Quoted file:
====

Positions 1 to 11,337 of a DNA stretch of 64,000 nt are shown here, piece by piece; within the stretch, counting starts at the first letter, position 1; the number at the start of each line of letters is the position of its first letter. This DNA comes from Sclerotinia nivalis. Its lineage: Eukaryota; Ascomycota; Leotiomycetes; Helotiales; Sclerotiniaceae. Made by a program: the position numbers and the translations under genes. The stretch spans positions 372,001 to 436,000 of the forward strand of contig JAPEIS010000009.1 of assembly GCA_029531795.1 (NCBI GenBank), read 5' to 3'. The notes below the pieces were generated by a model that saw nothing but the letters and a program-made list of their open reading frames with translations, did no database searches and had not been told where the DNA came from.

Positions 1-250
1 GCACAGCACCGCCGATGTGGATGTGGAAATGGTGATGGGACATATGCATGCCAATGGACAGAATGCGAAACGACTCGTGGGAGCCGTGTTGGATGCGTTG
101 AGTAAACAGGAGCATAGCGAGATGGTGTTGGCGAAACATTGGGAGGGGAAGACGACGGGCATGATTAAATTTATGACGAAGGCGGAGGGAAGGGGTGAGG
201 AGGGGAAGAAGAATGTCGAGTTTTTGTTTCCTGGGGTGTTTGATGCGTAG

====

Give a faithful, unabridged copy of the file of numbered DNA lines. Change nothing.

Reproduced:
Positions 1 to 11,337 of a DNA stretch of 64,000 nt are shown here, piece by piece; within the stretch, counting starts at the first letter, position 1; the number at the start of each line of letters is the position of its first letter. This DNA comes from Sclerotinia nivalis. Its lineage: Eukaryota; Ascomycota; Leotiomycetes; Helotiales; Sclerotiniaceae. Made by a program: the position numbers and the translations under genes. The stretch spans positions 372,001 to 436,000 of the forward strand of contig JAPEIS010000009.1 of assembly GCA_029531795.1 (NCBI GenBank), read 5' to 3'. The notes below the pieces were generated by a model that saw nothing but the letters and a program-made list of their open reading frames with translations, did no database searches and had not been told where the DNA came from.

Positions 1-250
1 GCACAGCACCGCCGATGTGGATGTGGAAATGGTGATGGGACATATGCATGCCAATGGACAGAATGCGAAACGACTCGTGGGAGCCGTGTTGGATGCGTTG
101 AGTAAACAGGAGCATAGCGAGATGGTGTTGGCGAAACATTGGGAGGGGAAGACGACGGGCATGATTAAATTTATGACGAAGGCGGAGGGAAGGGGTGAGG
201 AGGGGAAGAAGAATGTCGAGTTTTTGTTTCCTGGGGTGTTTGATGCGTAG